For the average person who only occasionally uses rope knots, it is helpful to learn a few knots which are easy to remember. These should also be easy to tie, and strong, secure and safe enough for a wide variety of purposes. Learning a few good knots and practicing them means you will be well prepared for the times when you need to tie secure knots and also undo them with ease.
Below there are some description of books on rope knots which you can download for free.
Pass the end of the rope round standing part b and through the bight (Fig 6).
Pass the end around a post and cross it over b (Fig 7). Pass around the post again, and put (a) through the second bight (Fig 8). This is essentially Two Half Hitches tied around an object.
Pass the end around a post (Fig 10), then around the standing part b, then three or four times around its own part c.
Take bight as shown in Fig 15. half hitch over ends (a) and (b) with ends.
If you would like to know more about ropework and rope knots, there are some wonderful old books on the subject which can all be downloaded for free.
1. Knots, Splices and Rope Work, by Hyatt Verrill written in 1917,80 pages. “Giving complete and simple directions for making all the most useful and ornamental knots in common use, with Chapters on Splicing, Pointing, Seizing, Serving, etc. Adapted for the use of travellers, campers, yachtsmen, Boy Scouts, and all others having to use or handle ropes for any purpose.”
2. Knots, Ties and Splices: For Seafarers, Travellers, and All Who Use Cordage, by Tom Burgess, 110pages”KNOTS? What? Knots? There are love knots, matrimonial knots, Gordian Knots. These are figurative. There is the Stafford Knot, the Bouchier Knot, the Lacy Knot, the Henage Knot, the Dacre Knot, the Harrington Knot (which is not a knot at all), as well as the Wake Knot. These are heraldic. There is the Monkey Knot, the Wind Knot, the Peruvian Knot, and conjurors’ knots. These are fancy knots. There are weavers’ knots, builders’ knots, sailors’ knots, reef knots, fishermen’s knots. These are real and useful knots. But they are only twisted cord. Cui bono? What ‘s the use?”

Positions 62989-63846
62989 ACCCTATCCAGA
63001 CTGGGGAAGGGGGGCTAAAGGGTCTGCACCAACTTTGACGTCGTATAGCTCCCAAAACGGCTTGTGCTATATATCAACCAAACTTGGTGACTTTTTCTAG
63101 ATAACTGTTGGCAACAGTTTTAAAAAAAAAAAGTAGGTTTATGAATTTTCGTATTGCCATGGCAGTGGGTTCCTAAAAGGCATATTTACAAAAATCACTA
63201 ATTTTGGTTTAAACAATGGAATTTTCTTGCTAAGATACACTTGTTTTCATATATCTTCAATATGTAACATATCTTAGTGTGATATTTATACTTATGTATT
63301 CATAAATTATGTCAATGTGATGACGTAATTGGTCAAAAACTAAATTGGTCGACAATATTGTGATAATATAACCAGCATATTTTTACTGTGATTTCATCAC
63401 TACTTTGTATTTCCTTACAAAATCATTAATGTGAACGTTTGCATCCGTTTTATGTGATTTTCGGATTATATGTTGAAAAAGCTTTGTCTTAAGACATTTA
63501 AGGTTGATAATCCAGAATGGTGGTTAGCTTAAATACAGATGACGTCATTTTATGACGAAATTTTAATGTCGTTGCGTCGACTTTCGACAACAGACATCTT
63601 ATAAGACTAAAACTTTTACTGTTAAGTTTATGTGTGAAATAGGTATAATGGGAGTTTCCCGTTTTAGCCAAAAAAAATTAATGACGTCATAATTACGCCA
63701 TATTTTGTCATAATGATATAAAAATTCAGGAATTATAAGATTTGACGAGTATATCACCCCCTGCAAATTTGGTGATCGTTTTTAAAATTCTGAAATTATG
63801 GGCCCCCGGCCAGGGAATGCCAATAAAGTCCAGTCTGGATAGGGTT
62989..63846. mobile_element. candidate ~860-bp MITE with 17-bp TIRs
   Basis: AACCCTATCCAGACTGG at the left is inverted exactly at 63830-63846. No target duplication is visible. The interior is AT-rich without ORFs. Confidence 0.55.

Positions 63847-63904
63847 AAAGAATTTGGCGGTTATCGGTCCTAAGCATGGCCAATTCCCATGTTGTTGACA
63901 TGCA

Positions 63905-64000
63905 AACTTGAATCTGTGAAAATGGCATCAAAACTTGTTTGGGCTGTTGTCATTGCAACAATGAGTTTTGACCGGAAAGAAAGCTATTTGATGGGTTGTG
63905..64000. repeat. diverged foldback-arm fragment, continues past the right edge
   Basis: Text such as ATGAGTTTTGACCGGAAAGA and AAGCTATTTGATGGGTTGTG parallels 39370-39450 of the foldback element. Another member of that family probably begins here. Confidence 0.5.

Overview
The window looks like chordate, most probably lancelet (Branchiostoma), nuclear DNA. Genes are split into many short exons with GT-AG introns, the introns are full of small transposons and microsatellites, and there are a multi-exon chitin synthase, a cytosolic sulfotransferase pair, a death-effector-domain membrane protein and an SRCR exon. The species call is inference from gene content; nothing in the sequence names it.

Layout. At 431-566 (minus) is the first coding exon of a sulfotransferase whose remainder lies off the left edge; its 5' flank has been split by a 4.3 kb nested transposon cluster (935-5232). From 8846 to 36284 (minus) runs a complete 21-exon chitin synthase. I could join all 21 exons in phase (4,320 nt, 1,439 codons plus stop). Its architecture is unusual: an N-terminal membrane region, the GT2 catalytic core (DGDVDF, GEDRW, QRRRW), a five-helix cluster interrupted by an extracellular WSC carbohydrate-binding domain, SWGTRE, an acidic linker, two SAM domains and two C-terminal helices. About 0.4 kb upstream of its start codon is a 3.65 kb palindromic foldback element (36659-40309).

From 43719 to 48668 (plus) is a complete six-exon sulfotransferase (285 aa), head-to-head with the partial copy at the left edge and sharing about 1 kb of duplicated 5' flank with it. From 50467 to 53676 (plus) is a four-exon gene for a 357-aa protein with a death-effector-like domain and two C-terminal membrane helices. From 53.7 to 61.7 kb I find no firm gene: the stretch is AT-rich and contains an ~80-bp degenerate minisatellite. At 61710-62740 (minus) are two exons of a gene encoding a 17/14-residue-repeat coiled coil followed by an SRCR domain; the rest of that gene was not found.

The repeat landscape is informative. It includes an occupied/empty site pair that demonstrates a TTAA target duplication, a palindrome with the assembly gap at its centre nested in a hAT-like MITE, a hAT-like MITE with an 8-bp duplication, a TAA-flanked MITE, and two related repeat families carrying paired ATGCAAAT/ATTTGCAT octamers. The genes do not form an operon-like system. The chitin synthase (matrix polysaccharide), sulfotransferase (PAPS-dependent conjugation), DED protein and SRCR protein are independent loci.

3. Flax, Hemp and Jute Spinning and Twisting, by Herbert Carter written in 1907, 223 pages. “This volume is designed to supplement existing and out-of-date treatises, and to provide, at a reasonable price, a text-book for technical students and a practical hand-book for the use of those engaged in the spinning and twisting of flax, hemp, or jute.”
4. Rope and Twine Information, by A.L. Sykes, 80 Pages “In the year 200 B. C. ships of Syracuse were rigged with rope made of Hemp grown in the valley of the Rhone, and Pliny tells us that towards the end of the first century this fibre was in common use among the Romans for Sails and Cordage. In America the manufacture of Cordage by European methods began in 1662. The name Rope is generally applied to Cordage exceeding one inch in circumference. Ordinary Threads, Twines, Cords and Ropes, may be composed of two or more single yarns twisted together. A single thread is termed a yarn. Were a rope to be formed by simply twisting together in one direction the wliole of the fibres of which it is composed, there would be nothing to prevent its untwisting as soon as left to itself. It is therefore necessary… ”
5. The Use Of Ropes and Tackle, by H.J. Dana and W.A. Pearl written in 1922, 75 pages.”A variety of knots and splices are shown with occasional suggestions as to their use and application. Some knots tie easily and are very secure but are not so easy to untie; others are easily and quickly tied- are secure and yet are not difficult to untie. Some knots are suitable for small cords only, and others are adapted to large ship’s hawsers. For these and other reasons, it is desirable to select the right knot for the job in hand.”
6. The Kedge Anchor or Young Sailors Assistant, by William Brady written in 1882, 458 pages Illustrated by 70 engravings. “To the practical evolutions of modern seamanship, rigging, knotting, splicing, blocks, purchases, running rigging, and other miscellaneous matters, applicable to ships-of-war and others.”